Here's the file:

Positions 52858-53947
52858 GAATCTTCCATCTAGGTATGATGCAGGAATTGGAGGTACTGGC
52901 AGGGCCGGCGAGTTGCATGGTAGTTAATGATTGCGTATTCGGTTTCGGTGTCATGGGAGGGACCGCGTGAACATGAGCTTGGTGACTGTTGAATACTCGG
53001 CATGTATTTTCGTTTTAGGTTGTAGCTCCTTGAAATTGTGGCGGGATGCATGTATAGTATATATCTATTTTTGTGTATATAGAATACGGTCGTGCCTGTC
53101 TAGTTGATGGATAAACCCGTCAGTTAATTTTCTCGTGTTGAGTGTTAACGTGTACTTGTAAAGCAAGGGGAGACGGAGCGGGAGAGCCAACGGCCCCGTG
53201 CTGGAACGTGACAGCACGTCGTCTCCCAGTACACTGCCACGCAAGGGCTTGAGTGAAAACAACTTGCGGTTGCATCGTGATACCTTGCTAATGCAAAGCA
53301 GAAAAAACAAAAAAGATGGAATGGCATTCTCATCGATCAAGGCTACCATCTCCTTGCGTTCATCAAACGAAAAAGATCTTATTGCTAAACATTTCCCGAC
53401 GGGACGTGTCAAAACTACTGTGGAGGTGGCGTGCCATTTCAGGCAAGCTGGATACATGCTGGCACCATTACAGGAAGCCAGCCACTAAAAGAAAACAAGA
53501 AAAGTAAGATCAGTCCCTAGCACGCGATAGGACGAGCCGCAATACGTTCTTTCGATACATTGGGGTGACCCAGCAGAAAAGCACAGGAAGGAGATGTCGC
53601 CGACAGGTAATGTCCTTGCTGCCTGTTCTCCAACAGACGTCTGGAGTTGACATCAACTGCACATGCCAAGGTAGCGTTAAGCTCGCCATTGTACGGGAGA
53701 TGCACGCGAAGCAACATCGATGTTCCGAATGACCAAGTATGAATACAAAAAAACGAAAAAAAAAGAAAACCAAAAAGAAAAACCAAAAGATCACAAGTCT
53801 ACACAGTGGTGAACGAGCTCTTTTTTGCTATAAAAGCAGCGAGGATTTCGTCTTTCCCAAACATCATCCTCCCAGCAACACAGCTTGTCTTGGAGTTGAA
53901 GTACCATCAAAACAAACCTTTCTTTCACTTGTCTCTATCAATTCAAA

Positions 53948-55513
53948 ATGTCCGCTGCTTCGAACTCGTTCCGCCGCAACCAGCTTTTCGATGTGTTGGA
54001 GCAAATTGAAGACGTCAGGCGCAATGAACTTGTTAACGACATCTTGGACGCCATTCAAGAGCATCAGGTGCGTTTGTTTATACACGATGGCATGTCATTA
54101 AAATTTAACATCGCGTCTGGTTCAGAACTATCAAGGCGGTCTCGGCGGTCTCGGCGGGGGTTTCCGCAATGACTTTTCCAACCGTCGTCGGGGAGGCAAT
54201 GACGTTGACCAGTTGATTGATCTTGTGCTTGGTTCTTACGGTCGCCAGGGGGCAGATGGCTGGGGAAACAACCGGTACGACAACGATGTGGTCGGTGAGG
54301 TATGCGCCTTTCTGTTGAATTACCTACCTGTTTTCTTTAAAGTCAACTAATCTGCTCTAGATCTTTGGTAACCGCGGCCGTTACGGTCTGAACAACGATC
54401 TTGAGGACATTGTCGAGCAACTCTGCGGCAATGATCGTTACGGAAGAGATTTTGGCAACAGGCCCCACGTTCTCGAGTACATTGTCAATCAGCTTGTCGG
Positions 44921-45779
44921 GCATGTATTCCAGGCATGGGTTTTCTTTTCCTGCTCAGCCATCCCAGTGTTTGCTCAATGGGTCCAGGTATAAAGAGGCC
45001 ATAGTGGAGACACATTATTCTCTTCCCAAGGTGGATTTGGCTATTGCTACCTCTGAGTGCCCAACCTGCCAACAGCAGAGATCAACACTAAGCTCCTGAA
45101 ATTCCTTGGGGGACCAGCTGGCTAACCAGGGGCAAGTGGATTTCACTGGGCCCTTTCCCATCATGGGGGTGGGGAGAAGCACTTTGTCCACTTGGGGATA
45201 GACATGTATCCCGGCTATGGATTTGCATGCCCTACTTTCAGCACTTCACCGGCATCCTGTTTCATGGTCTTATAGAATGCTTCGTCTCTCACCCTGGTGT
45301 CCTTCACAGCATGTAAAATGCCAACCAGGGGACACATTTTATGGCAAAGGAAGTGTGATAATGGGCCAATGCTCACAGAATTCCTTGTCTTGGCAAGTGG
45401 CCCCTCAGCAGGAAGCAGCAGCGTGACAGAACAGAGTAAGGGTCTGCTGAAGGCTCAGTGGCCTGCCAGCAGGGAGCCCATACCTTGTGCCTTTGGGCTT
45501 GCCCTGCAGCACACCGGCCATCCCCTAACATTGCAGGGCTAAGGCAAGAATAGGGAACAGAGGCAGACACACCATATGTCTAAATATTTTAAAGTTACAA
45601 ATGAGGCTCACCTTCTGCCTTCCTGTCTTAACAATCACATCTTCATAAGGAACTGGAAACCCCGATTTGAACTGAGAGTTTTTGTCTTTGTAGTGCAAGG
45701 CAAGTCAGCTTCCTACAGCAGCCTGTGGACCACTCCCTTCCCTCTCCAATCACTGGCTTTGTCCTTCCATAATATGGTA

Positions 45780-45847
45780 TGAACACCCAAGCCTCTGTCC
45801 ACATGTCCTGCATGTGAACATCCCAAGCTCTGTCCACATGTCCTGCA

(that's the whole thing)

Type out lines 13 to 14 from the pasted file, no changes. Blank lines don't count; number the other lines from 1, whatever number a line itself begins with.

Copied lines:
53901 GTACCATCAAAACAAACCTTTCTTTCACTTGTCTCTATCAATTCAAA

Positions 53948-55513